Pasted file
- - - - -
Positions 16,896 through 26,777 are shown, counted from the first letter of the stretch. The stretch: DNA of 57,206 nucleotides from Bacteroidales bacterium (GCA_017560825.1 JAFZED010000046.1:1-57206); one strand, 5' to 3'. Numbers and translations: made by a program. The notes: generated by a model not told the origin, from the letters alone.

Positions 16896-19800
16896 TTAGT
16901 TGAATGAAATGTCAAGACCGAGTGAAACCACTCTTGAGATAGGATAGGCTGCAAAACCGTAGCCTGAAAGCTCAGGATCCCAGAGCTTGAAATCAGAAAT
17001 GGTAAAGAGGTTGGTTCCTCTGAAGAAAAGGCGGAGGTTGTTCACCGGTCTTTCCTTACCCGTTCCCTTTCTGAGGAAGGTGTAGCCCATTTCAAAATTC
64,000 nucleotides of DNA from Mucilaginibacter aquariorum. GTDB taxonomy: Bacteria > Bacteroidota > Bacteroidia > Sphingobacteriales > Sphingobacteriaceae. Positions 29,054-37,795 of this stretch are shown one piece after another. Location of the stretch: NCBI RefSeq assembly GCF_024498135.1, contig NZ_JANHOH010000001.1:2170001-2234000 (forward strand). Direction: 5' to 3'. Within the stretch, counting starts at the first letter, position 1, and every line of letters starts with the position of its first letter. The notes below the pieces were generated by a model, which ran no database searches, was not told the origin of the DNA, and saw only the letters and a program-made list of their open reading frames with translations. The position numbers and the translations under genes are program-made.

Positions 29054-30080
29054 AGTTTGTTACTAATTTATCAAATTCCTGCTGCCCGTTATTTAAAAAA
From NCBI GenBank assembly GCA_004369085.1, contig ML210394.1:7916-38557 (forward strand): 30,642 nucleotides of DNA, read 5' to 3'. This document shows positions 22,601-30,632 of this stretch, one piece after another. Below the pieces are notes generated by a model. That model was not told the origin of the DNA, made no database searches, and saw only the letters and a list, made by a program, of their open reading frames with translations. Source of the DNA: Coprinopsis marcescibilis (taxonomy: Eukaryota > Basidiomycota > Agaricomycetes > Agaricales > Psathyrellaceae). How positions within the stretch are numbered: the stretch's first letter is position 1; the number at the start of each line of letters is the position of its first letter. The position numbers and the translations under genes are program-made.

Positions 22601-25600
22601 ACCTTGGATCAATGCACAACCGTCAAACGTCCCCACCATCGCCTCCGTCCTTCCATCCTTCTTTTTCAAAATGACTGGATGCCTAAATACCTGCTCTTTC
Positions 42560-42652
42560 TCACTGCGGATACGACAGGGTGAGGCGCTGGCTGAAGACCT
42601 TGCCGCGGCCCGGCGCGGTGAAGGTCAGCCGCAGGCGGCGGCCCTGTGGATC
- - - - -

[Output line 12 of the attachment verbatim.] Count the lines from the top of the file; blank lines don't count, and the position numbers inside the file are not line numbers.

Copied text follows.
Positions 42560-42652